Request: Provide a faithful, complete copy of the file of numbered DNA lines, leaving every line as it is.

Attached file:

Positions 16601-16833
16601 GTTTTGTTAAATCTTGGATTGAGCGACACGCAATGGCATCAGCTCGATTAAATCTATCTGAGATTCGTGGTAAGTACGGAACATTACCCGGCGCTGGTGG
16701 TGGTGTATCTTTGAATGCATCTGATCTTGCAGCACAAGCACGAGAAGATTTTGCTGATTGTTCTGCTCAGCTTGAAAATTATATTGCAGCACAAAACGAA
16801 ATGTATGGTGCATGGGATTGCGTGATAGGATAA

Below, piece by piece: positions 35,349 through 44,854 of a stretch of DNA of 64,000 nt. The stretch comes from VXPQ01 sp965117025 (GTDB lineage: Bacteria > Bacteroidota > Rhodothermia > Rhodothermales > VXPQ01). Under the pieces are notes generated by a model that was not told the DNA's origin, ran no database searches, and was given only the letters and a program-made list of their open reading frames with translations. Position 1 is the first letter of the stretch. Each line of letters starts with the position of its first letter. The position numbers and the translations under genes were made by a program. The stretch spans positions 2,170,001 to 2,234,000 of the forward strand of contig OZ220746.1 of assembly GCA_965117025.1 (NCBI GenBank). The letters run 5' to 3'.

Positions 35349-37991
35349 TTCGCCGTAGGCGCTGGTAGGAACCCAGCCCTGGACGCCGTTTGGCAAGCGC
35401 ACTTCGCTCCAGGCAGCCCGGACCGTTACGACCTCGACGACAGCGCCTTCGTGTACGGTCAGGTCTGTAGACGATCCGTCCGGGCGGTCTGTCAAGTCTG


Positions 16601-16833
16601 GTTTTGTTAAATCTTGGATTGAGCGACACGCAATGGCATCAGCTCGATTAAATCTATCTGAGATTCGTGGTAAGTACGGAACATTACCCGGCGCTGGTGG
16701 TGGTGTATCTTTGAATGCATCTGATCTTGCAGCACAAGCACGAGAAGATTTTGCTGATTGTTCTGCTCAGCTTGAAAATTATATTGCAGCACAAAACGAA
16801 ATGTATGGTGCATGGGATTGCGTGATAGGATAA

Below, piece by piece: positions 35,349 through 44,854 of a stretch of DNA of 64,000 nt. The stretch comes from VXPQ01 sp965117025 (GTDB lineage: Bacteria > Bacteroidota > Rhodothermia > Rhodothermales > VXPQ01). Under the pieces are notes generated by a model that was not told the DNA's origin, ran no database searches, and was given only the letters and a program-made list of their open reading frames with translations. Position 1 is the first letter of the stretch. Each line of letters starts with the position of its first letter. The position numbers and the translations under genes were made by a program. The stretch spans positions 2,170,001 to 2,234,000 of the forward strand of contig OZ220746.1 of assembly GCA_965117025.1 (NCBI GenBank). The letters run 5' to 3'.

Positions 35349-37991
35349 TTCGCCGTAGGCGCTGGTAGGAACCCAGCCCTGGACGCCGTTTGGCAAGCGC
35401 ACTTCGCTCCAGGCAGCCCGGACCGTTACGACCTCGACGACAGCGCCTTCGTGTACGGTCAGGTCTGTAGACGATCCGTCCGGGCGGTCTGTCAAGTCTG